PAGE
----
There are numerous books and seminars designed to teach us how to communicate better in the workplace and at home. But how is our communication with the Lord?
We have many examples in the Bible of praying men and women. When Abraham's servant Eliezer prayed, Rebekah appeared. When Moses prayed, powerful Amalek was defeated. When Hannah prayed for a child, Samuel was born. In the midst of battle, Joshua prayed, and the sun stood still. When Elijah prayed for the rain to stop, there was a three-year drought.
The purpose of prayer is for God to be glorified.
Each of these individuals sought God in prayer for a specific need—and through His answer, He was honored. The purpose of prayer is for God to be glorified. While prayer is a blessing to us, it also is an opportunity to see God's goodness and power at work in the lives of others.When children are small, they ask their parents for all kinds of things. Does that mean that a parent gives everything a child asks for? Of course not! Neither does our heavenly Father give us all that we ask of Him. However, He knows our every need, and He is committed to meeting those needs—but not always in our timing or in the way we think is best.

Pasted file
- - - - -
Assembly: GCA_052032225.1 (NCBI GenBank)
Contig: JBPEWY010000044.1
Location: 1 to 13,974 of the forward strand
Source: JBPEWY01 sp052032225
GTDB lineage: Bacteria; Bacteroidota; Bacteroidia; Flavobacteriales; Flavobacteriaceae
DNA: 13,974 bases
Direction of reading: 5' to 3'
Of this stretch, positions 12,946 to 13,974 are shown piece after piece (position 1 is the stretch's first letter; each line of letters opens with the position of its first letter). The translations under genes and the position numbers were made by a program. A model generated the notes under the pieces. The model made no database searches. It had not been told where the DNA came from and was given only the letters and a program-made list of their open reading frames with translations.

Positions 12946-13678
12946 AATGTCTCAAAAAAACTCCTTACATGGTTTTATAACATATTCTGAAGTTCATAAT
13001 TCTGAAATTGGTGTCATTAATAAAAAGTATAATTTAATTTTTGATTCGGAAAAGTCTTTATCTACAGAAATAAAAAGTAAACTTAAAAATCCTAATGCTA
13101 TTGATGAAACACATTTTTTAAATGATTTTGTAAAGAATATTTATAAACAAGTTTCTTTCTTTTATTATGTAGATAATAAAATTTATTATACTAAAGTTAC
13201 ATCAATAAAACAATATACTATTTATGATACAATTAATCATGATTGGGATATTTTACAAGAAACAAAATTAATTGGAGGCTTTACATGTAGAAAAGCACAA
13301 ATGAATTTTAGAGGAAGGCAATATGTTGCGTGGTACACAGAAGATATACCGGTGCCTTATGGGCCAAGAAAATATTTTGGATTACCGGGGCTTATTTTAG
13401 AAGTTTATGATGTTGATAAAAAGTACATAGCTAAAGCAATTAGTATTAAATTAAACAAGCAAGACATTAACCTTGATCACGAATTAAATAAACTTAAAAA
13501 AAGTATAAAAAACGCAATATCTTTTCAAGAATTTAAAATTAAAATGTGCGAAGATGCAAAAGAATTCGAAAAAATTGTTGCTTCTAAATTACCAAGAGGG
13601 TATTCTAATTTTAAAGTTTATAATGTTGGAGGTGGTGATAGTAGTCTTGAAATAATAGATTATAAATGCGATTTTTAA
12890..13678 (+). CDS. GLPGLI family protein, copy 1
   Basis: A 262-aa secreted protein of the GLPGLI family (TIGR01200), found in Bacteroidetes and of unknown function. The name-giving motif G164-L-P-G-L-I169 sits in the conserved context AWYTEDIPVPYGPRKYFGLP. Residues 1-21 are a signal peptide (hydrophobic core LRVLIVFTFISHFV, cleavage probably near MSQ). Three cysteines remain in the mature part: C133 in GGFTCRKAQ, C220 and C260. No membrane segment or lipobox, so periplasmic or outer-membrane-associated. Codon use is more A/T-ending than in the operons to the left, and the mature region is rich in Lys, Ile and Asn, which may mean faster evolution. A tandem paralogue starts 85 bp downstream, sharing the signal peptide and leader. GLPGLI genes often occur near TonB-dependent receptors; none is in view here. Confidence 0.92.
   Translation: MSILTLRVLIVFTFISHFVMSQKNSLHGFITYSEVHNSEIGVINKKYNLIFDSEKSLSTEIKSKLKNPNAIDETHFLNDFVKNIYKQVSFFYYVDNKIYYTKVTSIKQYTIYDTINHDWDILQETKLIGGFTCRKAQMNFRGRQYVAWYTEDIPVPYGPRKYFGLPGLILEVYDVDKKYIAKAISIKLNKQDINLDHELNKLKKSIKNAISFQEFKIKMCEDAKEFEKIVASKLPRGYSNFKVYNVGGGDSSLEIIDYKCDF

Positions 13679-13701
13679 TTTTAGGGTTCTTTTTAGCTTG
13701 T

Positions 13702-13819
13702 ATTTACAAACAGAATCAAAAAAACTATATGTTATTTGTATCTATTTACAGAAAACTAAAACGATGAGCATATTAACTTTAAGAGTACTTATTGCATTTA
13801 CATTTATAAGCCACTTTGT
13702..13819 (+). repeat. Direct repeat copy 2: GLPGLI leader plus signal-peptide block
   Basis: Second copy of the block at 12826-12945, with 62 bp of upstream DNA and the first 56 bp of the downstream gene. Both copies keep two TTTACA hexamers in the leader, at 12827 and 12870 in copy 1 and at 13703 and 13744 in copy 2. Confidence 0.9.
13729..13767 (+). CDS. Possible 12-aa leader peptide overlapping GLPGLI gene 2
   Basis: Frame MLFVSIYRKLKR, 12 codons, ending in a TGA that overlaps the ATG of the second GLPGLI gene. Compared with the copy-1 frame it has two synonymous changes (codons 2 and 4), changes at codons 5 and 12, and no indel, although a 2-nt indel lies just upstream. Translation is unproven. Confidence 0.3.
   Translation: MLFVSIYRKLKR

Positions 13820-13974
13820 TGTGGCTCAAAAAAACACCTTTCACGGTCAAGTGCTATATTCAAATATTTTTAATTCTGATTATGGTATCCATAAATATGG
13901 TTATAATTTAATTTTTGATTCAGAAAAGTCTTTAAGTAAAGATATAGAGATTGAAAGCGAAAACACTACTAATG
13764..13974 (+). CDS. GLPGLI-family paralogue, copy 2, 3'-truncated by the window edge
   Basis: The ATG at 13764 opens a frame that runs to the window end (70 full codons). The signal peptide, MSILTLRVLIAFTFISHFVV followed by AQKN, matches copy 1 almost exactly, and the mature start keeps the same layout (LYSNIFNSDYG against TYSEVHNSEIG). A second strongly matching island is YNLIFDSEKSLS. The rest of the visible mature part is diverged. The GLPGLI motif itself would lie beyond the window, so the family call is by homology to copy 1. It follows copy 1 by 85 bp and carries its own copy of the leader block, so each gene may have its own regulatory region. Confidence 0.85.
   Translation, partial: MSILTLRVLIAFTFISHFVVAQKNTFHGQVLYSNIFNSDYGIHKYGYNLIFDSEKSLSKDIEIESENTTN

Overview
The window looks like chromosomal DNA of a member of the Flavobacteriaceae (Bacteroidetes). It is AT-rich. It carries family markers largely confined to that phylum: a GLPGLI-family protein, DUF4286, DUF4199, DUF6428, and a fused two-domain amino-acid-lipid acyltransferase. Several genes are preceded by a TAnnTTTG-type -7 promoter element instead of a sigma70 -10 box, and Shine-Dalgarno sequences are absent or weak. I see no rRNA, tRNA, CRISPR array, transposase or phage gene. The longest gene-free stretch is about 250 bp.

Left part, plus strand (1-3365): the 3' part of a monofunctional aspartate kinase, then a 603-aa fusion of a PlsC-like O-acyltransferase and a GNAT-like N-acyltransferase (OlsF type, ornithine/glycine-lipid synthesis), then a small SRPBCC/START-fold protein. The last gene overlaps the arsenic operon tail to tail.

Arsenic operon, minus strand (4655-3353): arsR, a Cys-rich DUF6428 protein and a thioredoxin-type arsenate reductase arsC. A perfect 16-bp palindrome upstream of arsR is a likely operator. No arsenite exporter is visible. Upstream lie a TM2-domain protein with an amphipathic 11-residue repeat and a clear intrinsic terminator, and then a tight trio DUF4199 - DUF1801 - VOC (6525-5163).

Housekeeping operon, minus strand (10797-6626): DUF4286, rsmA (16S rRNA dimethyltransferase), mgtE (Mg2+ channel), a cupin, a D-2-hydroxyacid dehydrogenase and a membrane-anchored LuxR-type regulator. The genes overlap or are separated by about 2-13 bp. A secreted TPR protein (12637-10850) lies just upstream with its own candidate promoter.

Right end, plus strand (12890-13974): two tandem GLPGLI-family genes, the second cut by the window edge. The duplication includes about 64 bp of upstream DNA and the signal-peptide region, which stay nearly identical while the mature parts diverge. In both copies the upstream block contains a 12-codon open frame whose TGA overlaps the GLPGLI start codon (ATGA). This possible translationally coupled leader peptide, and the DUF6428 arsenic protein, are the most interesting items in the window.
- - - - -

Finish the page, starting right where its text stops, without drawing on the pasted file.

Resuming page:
God is sovereign, and in His sovereignty, He responds to the prayers of His people. As a result, we are blessed when we trust His purpose and plan.
Jesus does not dictate when we should pray. Rather, for Him, prayer is a way of life—and it should be for us, too. We can learn to pattern our lives to match His by praying on a consistent basis. As we adore, praise, and petition our loving Lord and Savior, our lives will change.
Prayer: Lord, thank You for teaching me how to pray. Thank You for responding to the prayers of Your people. I also thank You for giving me what is ultimately good for me. I pray in the name of Jesus. Amen.
"And I will do whatever you ask in my name, so that the Father may be glorified in the Son" (John 14:13).